https://mastconfex.comA team of leading South Australian researchers and defence industry experts from DEWC Services are joining forces to explore how innovative artificial intelligence (AI) and machine learning technologies can power a fleet of simulated self-guided drones to detect and efficiently fight wildfires. The joint research project, led by the University of Adelaide in collaboration with the University of South Australia, and C4ISREW specialist DEWC Services, was recently awarded $150,000 through the Defence Innovation Partnership Collaborative Research Fund.

As part of the project, a multidisciplinary team comprising of academia, industry and government will apply novel machine learning approaches to a real-world drone firefighting scenario, with plans to then translate the developments into Defence applications.

DIP Collaborative Research Fund Grant
Photo L-R: Frank Neumann (University of Adelaide), Tim McKay (DEWC Services) and Claudia Szabo (University of Adelaide)

University of Adelaide Associate Professor Claudia Szabo, who leads the Complex Systems Group at School of Computer and Mathematical Sciences, is leading a team of researchers across multi-agent reinforcement learning, optimisation and heuristics to develop a novel approach that addresses the challenges associated with cooperative AI decision-making in dynamic and uncertain environments. “Until now, multi-agent reinforcement learning approaches and search-based approaches haven’t been applied in a real-world setting. For multi-agent reinforcement learning approaches, the training time is too long, and search-based approaches are very static and don’t adapt well,” she said.

“The project takes an innovative hybrid approach that combines traditional multi-agent planning and heuristics, and multi-agent reinforcement learning decision-making approaches,” said Szabo. “The novelty of this approach, is that it is more accurate and adapts better to changes in the environment We know that for Defence, operating in highly complex and contested environments is not uncommon.”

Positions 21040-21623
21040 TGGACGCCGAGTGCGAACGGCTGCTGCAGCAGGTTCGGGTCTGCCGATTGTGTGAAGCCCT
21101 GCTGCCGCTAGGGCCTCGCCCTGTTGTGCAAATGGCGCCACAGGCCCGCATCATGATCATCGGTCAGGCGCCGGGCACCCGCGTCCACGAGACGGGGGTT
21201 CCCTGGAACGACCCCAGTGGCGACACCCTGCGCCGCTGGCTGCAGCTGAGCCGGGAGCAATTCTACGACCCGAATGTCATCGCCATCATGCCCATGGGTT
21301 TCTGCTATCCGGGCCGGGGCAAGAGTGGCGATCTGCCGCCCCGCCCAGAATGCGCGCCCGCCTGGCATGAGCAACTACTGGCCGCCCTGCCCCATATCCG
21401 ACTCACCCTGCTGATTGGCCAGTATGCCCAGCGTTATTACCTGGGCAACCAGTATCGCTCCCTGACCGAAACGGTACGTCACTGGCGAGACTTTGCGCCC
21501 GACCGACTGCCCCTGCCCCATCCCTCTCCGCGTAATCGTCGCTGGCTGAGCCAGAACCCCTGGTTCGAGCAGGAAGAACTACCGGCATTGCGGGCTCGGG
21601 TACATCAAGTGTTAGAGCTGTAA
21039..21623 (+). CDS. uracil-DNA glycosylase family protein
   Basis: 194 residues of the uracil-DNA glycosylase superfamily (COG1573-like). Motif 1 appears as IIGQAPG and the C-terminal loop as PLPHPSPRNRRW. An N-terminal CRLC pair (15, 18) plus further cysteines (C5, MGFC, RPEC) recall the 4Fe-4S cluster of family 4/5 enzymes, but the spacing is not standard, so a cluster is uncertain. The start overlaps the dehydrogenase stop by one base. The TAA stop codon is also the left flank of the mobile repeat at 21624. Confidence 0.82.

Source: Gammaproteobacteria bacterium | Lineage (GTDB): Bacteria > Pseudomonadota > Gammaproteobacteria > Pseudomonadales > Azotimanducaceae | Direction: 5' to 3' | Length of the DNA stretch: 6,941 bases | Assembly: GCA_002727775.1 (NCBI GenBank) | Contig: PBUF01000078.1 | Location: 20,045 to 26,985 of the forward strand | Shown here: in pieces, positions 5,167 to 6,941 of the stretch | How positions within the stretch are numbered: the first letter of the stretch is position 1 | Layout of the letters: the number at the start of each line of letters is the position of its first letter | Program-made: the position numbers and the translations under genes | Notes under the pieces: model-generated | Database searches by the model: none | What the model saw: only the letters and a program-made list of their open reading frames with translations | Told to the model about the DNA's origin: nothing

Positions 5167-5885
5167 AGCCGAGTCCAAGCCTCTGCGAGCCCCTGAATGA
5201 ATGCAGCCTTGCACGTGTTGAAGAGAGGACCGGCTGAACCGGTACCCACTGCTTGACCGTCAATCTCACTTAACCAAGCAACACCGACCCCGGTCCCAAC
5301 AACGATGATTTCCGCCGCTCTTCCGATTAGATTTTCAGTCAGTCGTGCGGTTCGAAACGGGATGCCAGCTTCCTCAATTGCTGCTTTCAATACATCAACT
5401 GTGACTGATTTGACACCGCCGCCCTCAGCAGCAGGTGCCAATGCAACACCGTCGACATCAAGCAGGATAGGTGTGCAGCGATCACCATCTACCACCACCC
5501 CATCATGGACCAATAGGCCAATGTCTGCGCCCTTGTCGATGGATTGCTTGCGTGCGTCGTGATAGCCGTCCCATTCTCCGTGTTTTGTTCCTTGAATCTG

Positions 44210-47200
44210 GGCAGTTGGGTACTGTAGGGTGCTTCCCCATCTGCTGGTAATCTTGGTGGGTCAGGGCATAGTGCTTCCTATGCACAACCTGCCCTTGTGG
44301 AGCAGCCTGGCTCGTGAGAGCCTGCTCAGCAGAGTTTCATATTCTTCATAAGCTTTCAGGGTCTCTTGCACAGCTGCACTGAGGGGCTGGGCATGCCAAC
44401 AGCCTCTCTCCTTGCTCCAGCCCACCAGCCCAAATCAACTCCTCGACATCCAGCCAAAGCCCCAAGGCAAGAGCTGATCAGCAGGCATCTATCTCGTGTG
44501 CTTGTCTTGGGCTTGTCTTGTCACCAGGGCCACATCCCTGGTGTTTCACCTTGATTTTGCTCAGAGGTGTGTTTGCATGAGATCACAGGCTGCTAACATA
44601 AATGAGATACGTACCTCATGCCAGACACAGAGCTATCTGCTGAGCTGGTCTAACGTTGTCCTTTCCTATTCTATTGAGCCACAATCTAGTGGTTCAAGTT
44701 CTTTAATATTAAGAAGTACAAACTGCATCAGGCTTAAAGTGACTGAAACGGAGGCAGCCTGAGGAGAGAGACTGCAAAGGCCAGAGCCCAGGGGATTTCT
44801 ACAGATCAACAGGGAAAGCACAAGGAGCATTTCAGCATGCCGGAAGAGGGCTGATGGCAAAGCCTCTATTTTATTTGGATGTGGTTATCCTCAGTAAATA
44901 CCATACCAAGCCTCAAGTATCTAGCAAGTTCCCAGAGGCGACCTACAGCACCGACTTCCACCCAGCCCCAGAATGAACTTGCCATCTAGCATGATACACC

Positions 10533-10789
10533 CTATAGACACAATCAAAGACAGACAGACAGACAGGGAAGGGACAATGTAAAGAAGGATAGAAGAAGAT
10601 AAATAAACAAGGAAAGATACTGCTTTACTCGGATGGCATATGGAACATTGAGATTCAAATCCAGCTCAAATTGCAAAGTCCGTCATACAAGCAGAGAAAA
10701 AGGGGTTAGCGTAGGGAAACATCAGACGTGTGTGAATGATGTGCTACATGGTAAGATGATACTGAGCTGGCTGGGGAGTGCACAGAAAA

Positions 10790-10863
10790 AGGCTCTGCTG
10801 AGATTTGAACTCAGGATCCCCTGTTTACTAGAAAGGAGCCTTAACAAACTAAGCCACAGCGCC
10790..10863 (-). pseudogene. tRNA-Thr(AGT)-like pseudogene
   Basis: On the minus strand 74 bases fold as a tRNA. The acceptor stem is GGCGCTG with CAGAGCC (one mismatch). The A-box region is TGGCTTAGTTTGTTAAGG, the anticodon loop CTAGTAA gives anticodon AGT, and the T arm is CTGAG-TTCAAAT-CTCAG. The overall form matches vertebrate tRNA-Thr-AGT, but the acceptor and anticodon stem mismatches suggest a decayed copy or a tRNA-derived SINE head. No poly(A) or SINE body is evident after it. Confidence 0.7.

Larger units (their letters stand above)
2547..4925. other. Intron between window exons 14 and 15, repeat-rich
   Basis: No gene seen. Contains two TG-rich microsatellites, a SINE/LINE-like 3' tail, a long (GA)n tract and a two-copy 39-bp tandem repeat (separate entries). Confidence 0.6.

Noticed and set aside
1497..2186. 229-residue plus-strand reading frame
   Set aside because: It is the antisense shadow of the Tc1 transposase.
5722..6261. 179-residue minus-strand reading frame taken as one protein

DEWC Services Director – Science & Technology, Tim McKay said some of the company’s brightest engineers will transform the researchers’ novel ideas and technology into a prototype that will be tested and demonstrated in a simulated firefighting scenario using AI-enabled drones. “We are looking at how these novel AI and machine learning approaches could enable a swarm of drones to work as a team to identify the source of the fire and fight the fire by delivering the exact the amount of water, at the right spot, and do it in the quickest possible time,” he said.

“Working closely with the researchers, we will take these novel ideas and approaches and through coding and prototyping, demonstrate their potential in a scenario. This project will serve as a surrogate for Defence projects. The technology has the potential to greatly enhance the resilience of Australia’s Defence command and control or autonomous operations, particularly in denied or degraded environments. As a trusted partner of DSTG, DEWC Services will seek to translate the technology into existing Defence projects, strengthening Australia’s capabilities in the modern battlespace,” said McKay. “For example, operating in an environment where their communications have been jammed or they don’t have the ability to share information, so we’re looking at technology that allows swarms of drones to do their tasking somewhat independently. DEWC Services has a long-standing relationship with DSTG, so we have the touchpoints and ability to apply the developments from this project into classified Defence projects. It enables the collaborative research project to have a higher chance of translating into tangible outcomes that can enhance Australia’s Defence capabilities.”


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